I can’t explain it. Who knows if what I’m describing is literally true. All I can do is say how it felt.
I did not feel fear. I did not feel that I needed to run from death. It felt okay to leave, but I wasn’t ready.
I didn’t want to leave Barb. I didn’t want to leave our son, Jesse. I didn’t want to leave the rest of my family.
It wasn’t my time to leave.
When I was wheeled up to the cardiac floor, I saw several nurses I knew from the time I worked there. It was comforting that they still worked there, that they are so committed to their work, and that they remembered me.
Physically, I felt fine. Emotionally, I was in an altered state. I knew my life had forever changed, even though I didn’t really know what that meant.
Barb was with me the whole time, loving and supportive, knowing just what I needed without me having to say a thing. Other family members came to see me. By this time, Barb had brought me my phone and I had emailed and texted friends and coworkers.
Late that afternoon, I encouraged Barb to take a break.
As I rested quietly in my room, I looked out the window and could see the tops of some very mature trees. I watched them sway gently in the wind and thought about how good my life has been.
I have a beautiful wife that has loved me for 27 years. We share a grown son who brings kindness and compassion to the world. I have done important work. I have always had everything, and more, that I needed.
Death was close, but for some reason, now was not my time.
The next morning, I went through the cardiac catheterization. I came out feeling fine. The next evening, I was home with instructions to relax for the next couple weeks until my follow up appointment with the cardiologist. At that time, I may need another stent, although that’s not certain.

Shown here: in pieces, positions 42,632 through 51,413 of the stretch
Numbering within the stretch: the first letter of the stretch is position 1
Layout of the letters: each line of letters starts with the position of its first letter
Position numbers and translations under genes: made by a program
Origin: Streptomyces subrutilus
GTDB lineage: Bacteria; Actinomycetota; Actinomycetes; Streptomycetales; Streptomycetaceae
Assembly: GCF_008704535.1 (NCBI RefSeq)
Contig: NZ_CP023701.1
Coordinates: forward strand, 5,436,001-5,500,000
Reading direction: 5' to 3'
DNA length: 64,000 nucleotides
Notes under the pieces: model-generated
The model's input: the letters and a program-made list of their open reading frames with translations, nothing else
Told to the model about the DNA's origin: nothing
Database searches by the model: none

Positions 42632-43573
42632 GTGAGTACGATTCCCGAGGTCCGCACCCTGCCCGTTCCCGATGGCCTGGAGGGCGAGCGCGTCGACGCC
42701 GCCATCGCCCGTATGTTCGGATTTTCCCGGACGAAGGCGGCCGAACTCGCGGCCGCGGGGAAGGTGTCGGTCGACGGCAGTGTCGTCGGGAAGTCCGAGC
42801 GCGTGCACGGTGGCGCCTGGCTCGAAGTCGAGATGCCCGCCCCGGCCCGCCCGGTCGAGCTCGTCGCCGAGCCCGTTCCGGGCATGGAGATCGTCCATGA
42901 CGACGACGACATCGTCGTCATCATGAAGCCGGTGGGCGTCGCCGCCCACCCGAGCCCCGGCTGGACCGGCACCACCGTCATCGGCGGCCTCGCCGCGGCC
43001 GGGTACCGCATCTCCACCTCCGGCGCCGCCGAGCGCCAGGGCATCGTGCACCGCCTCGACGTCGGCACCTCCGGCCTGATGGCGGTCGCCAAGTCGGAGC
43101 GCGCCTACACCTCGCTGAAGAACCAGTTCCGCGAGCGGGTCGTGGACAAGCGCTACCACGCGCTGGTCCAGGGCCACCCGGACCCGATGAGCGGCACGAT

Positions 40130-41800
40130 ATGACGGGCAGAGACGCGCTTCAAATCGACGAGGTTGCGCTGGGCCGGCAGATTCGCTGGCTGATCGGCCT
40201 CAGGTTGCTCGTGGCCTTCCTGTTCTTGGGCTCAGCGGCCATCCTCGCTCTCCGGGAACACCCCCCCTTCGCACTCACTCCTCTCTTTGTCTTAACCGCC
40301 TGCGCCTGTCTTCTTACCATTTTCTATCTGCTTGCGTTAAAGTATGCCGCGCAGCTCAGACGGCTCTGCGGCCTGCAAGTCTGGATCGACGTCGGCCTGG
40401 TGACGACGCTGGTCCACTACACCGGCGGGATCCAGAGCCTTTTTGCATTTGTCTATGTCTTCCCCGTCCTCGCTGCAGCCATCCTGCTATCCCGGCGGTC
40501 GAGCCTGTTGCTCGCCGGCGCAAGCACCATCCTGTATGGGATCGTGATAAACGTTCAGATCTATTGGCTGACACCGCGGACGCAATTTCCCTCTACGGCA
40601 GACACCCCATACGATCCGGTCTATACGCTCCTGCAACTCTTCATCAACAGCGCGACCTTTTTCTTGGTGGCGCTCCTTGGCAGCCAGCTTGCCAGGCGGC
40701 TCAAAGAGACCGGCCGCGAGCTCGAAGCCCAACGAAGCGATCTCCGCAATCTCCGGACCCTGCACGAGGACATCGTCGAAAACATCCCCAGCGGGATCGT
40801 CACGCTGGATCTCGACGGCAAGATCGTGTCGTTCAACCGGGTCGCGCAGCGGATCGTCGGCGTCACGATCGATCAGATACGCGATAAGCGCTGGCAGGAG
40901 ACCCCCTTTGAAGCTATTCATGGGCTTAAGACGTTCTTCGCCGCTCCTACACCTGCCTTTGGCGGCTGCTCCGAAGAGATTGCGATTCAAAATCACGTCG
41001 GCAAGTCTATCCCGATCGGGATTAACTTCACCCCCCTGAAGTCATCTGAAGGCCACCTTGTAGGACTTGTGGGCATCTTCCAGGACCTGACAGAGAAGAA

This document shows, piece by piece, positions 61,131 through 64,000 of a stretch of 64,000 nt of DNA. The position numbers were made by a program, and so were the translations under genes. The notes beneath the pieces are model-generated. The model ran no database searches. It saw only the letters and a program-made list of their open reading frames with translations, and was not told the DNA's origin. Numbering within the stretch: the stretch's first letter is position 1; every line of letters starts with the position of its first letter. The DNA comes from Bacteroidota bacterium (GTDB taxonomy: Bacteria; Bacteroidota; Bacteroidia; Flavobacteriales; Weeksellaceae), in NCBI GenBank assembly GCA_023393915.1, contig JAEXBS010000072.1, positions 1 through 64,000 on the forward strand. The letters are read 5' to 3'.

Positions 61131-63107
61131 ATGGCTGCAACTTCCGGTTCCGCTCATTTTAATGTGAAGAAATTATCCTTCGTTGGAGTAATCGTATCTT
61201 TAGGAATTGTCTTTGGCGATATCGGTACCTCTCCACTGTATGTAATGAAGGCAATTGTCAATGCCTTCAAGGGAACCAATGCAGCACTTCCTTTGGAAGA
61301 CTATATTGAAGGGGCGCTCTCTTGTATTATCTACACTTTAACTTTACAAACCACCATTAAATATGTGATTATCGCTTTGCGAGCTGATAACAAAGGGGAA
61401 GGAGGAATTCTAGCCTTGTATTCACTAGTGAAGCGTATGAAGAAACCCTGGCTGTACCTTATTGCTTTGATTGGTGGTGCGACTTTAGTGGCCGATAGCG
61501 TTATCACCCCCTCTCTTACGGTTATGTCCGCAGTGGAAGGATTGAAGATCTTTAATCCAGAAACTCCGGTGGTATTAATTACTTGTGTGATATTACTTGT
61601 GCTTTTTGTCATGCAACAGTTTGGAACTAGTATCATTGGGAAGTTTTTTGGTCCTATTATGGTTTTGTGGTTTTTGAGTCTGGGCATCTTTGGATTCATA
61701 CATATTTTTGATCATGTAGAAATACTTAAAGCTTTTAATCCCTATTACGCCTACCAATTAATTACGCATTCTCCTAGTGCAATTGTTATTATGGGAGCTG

I’m not saying this has been easy. I have experienced a whole range of emotions and shed some tears. But, for some reason, I am still here and I don’t exactly know why. Maybe I’ll never know. I have been rethinking my priorities without really knowing where this process is taking me.
Throughout my life, I have used writing as a way of processing my feelings. I had been unable to write anything of my experience until today, when I read a story on NPR’s website titled Instead of ‘What,’ Be Grateful for ‘When’ This Thanksgiving.
I encourage you to read the whole column by Adam Frank, an astrophysicist at the University of Rochester. He describes how we should not just be thankful for things, but for time. Time is the real gift we have been given.
This year, more than ever before, I am thankful for the time I have been given.
Please consider Frank’s thoughts as part of your Thanksgiving prayer:
“…this Thanksgiving, I’m shooting for being thankful of when. I’m hoping this long moment which is my life will find its knife’s edge at that table, filled as it will be with bounty and surrounded as it will be with love. I’ll try to be aware–keenly aware–that this moment always comes unbidden and, in that way, I am always being given a great gift. For that, I’ll be truly grateful.”